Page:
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Decoding Japanese Hair Salon Menus

Spring is in full swing here in Japan and it's the perfect time to start fresh with a new style, but both the language barrier and the number of unfamiliar options available, getting a haircut in Japan can be intimidating.

By 3 min read 6

Spring is in full swing here in Japan and it’s the perfect time to start fresh with a new style, but both the language barrier and the number of unfamiliar options available, getting a haircut in Japan can be intimidating.

In this article, you can read about some of the most offered salon menu items in Japan.

縮毛矯正 (shukumou kyousei)

Cost: 8000 yen to 25,000 yen

Hair straightening is a lot more popular in Japan that I had imagined. An American friend of mine often gets straightening done at Tokyo salons, saying that Japanese hair straightening works a lot better. Coworkers with self-proclaimed “wakame hair” have even copped to getting straightening done so that their hair looks less like seaweed.

The straightening process involves the use of several straightening liquid treatments and can take up to three or four hours, so make sure to set aside a good part of your day if you decide to try straightening.

パーマ (paama)

Cost: 8000 yen to 13,000 yen

Perms aren’t just for your grandma. When a male friend of mine told me he had gotten a perm, my first reaction was to laugh. Immediately afterwards, I felt like a jerk because laughing at your friends’ hair choices is mean and also because the perm looked extremely cool.

The era of the punch perm is sadly over, and even “normal” perms seem to be giving way to newer methods. Two types of perms popping up a lot on salon menus are digital perms and air waves.

A digital perm (デジタルパーマ, dejitaru paama) creates big, loose curls by using heat and is easy to style. A hair dryer is all you need to revive the curls after a shower.

An air wave perm (エアウェーブ, eaweebu) also creates loose curls but uses warm air instead of heat during the perming process.

The type of perm that is best for your hair will depend on various factors such as your hair type, your price range, and your desired style, so consult with a hair stylist.

Head Spa
ヘッドスパ (heddo supa)

Cost: 1500 yen to 10,000 yen

When I saw that a local hair salon had a coupon for a “head spa,” I jumped at the chance to try something new. I went in expecting some sort of warm water soak, but ended up getting a head massage.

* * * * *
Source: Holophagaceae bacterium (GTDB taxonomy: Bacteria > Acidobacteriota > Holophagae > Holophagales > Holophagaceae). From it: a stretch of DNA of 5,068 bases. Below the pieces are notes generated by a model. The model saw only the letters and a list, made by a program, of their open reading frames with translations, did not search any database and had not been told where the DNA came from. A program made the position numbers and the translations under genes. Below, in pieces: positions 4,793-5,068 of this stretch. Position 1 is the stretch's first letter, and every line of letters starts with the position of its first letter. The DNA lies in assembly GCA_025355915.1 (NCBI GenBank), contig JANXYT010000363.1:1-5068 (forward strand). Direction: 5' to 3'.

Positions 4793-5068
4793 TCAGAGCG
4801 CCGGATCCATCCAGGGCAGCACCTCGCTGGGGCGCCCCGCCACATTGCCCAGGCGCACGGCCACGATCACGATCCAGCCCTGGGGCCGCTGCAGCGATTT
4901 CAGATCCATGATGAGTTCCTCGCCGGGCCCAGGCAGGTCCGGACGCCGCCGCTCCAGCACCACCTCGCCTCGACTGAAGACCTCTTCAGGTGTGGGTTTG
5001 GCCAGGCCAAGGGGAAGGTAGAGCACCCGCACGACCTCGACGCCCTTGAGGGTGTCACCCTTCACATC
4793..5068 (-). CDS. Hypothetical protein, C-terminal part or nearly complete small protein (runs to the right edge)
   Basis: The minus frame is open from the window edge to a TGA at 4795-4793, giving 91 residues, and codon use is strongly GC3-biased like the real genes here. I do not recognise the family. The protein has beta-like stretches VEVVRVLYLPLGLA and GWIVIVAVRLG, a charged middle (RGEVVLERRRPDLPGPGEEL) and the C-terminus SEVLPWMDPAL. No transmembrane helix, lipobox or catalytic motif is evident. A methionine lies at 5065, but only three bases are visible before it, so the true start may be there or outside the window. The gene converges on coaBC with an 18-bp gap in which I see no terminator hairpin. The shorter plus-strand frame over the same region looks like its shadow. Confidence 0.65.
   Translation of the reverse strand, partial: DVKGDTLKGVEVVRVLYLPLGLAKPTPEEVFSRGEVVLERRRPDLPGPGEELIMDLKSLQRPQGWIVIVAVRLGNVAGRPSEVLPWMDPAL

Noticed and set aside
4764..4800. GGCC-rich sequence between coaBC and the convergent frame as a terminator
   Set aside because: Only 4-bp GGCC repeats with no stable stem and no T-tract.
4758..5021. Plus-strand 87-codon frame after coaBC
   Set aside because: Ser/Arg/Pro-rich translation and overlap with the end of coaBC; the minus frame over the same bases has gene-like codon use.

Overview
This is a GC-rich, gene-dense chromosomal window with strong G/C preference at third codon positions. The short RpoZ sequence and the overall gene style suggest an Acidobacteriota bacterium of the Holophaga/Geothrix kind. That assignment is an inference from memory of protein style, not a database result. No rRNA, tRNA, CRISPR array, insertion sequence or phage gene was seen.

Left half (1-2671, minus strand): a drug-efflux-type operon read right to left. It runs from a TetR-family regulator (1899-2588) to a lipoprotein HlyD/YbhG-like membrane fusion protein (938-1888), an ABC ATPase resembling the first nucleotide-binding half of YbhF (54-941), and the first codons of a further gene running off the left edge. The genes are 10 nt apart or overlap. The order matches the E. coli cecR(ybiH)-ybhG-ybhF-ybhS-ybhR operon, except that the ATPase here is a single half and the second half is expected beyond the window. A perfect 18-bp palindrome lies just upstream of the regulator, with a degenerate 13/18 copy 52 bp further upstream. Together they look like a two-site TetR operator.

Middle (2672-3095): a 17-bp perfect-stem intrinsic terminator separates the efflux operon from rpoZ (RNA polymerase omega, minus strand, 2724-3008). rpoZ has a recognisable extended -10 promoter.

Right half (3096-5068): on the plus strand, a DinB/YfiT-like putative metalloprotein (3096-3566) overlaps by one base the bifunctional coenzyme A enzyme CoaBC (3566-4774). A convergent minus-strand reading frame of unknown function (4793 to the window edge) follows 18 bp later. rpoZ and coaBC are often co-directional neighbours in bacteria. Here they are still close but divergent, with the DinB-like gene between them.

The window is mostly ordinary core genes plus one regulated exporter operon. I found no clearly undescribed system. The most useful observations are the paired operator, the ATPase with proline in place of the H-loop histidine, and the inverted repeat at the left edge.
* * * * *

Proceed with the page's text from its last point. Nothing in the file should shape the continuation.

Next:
According to several Japanese salon sites, a head spa is a head massage based on Indian Ayurveda and focusing on pressure points. The head spa is supposed to clean the scalp, restore hair health and promote relaxation.

When I first experienced a head spa, I was so surprised about getting a head massage that I couldn’t relax. Later, though, I ended up getting a carbonic acid head spa (炭酸ヘッドスパ, tansan heddo supa), which consisted of a massage and a soak in a carbonic acid hair bath. The stylist pointed out that the liquid used in the carbonic head spa was turning white, which meant that the treatment had removed build-up from my scalp. I still have nightmares.

Head spas range from 10 to 60 minutes, and while most cost around 3000 yen, the price will rely on the type and length of the head spa.

トリートメント (Toriitomento)

Cost: 4000 to 10,000 yen

You may see a trend, but I had no idea what a treatment was when I decided to get one. The treatment involved lots of creams and heat and left my hair feeling like a tub of very expensive conditioner had been dumped on it. The stylist said that treatments repair damaged hair cuticles and make the hair more glossy. My hair did indeed feel soft and smooth afterwards.

Much like head spas and perms, plenty of treatments are available. Some of the ones that pop up more frequently are moisture treatments (潤いトリートメント, uruoi toriitomento) and gloss treatments (グロストリートメント, gurosu toriitomento).

Have you ever had any of these hair styling options done at a salon?

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  • じゅり says:

    http://beauty.hotpepper.jp is one of the best websites (Japanese only) for hair salon deals: I got a cut and straightening for only ¥5000 at a lovely salon in Ikebukuro. Absolutely loved it.

    • Su2y says:

      I saw deals like that too. Do they cost the same price as we made reservation or do they charge more? I’m quite scared of scamming although it’s really rare in Japan.

      • Lynn says:

        Since you brought this up, I got curious about any price differences. One salon on HotPepper had some great coupon deals not available on their own website and the “regular” prices on HotPepper for that salon were the same as the regular prices on the salon’s website. However, another salon charged about 1000 yen more on HotPepper for non-couponed items than they do on their own website! (Although their coupon prices on HotPepper were much better than on their own website.)
        It looks like the takeaway is that HotPepper is good for the coupons, but be careful of the non-coupon items.

    • Lynn says:

      I totally agree! If you reserve through HotPepper, you can also rack up points. I recently got a 1 hour massage for only 1000 yen by using hair cut points I’d accrued. Thanks for mentioning the site!

  • Dare9179 says:

    I just wondering why is just getting a haircut in Japan is expensive?

    • serooroo says:

      it depends on the salon u go to. coz if u go to a salon which requires you to make an appointment to them thats why its expensive (¥5,000) but if u go to a regular salon then it would be cheaper (¥1,500)



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